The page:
In troubling times, I find comfort in old favorites, the books I read when I was a child, when life was simpler. One of those novels is Anne of Green Gables, by L.M. Montgomery, a Canadian writer who authored dozens of books and hundreds of short stories in the late 19th and early 20th Centuries.
Lately, when I’ve wanted something “new” (as in new-to-me) to read, I’ve turned to KindredSpaces, an online database of the LM Montgomery Institute Research Collections at the University of Prince Edward Island. (I wrote about this free online tool in No Ordinary Girl in 2016, which feels like a lifetime ago).
One of the short stories in the database is The Quarantine of Alexander Abraham, which was published in Everybody’s Magazine in April 1907. The word “quarantine” caught my eye. My family is currently under a stay-at-home order as my state’s governor (along with other governors) tries to stop the spread of Covid-19, a deadly respiratory virus, in the absence of federal leadership in the United States.
We are not allowed to leave our homes except under very narrow conditions. My kids’ school district closed on March 10th, and I’ve been working remotely since then, trying to adjust to mounting emails and endless Zoom meetings. I am lucky I get to work from home. Many people have lost their jobs, many people are in homes where they are not safe or do not have reliable access to food, and many people in my area are sick with this new illness.
This is the first time I’ve ever been forced to stay in my home for public health reasons, but stay-at-home orders were more common in my country in the past. L.M. Montgomery’s short story, which takes place in a neighboring country, provides a little taste of what it used to be like.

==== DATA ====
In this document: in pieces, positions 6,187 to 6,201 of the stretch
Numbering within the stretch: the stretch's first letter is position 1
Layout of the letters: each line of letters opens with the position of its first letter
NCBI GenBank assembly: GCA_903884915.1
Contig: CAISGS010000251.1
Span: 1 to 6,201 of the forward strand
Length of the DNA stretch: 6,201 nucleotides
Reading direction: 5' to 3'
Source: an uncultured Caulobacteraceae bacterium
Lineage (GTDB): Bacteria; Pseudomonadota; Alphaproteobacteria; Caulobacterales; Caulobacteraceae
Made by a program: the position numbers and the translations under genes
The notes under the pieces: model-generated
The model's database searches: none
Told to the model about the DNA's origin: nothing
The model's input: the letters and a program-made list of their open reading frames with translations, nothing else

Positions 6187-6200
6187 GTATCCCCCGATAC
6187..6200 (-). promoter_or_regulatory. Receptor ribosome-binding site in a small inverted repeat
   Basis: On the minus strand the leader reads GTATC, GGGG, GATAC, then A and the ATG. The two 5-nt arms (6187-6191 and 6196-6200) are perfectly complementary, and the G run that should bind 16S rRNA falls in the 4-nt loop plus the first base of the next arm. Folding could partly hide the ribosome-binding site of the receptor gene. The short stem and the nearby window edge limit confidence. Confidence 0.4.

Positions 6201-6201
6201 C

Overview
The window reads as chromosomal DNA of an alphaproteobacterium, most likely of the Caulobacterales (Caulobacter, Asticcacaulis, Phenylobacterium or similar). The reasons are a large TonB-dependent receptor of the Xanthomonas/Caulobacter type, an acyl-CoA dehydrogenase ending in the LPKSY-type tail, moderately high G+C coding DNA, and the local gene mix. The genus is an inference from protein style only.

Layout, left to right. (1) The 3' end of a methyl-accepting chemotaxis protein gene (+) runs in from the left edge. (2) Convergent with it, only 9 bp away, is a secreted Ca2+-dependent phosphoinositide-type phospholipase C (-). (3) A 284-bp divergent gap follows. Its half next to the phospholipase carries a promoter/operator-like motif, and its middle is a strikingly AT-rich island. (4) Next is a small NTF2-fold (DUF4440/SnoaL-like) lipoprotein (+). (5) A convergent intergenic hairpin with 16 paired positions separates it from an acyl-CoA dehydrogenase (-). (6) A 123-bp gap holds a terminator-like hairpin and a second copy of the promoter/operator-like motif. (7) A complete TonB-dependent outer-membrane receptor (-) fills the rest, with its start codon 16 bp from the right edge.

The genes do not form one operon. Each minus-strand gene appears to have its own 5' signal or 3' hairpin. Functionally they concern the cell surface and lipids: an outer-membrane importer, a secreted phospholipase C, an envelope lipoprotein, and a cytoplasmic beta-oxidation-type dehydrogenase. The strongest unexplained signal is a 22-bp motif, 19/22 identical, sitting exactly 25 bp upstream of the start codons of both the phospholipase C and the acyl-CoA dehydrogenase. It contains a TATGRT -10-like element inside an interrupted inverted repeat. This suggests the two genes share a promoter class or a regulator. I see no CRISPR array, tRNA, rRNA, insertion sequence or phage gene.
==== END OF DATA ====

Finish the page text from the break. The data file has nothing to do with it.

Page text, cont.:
The story is told from the perspective of Peter MacNicol, a person who identifies as a woman but has chosen a traditionally masculine name for herself instead of the traditionally feminine one her parents gave her. She doesn’t like men, saying in the beginning of the story:
I had always disliked men. It must have been born in me, because, as far back as I can remember, an antipathy to men and dogs was one of my strongest characteristics. My experiences through life only serve to deepen it. The more I saw of men, the more I cared for cats (pg. 495).
She believes that the problem with men stems largely from the way they are raised, and so she accepts an opportunity to teach a Sunday-school class for boys, saying, “if they are taken in hand young enough they may not grow up to be such nuisances as they otherwise would (pg. 496).”
The class is a success, but Peter begins to wonder why one of the boys, a farmhand named Jimmy, stopped coming. She heads to his place of work, the farm of Alexander Abraham Bennet, a reputed “woman-hater who threatens that if a woman comes into his yard, he’ll chase her out with a pitchfork (pg. 496).”
Peter sees Alexander Abraham as a challenge, saying, “well… he won’t chase me out!”
With gusto, and her cat, Peter ventures to Alexander Abraham’s farm, and finds her way into his house, only to learn that it’s under a quarantine order. Alexander Abraham has been exposed to smallpox, and now Peter must stay quarantined with him! Thankfully, despite his reputation, he does not turn out to be a dangerous person.
The story unfolds like a typical romantic comedy, except that it’s much heavier on the comedy than the romance. It’s genuinely amusing, despite being a reminder that a woman from the turn of the last century can only challenge traditional stereotypes so much.
Peter and Alexander Abraham decide to “make the best of [the quarantine] like sensible people,” (pg. 500), which is good advice for all of us finding ourselves stuck inside as we mitigate the spread of Covid-19.
Stay safe, everyone.
*The illustration at the top of this post is by Rollin Kirby. It appeared with LM Montgomery’s story in Everybody’s Magazine (April 1907).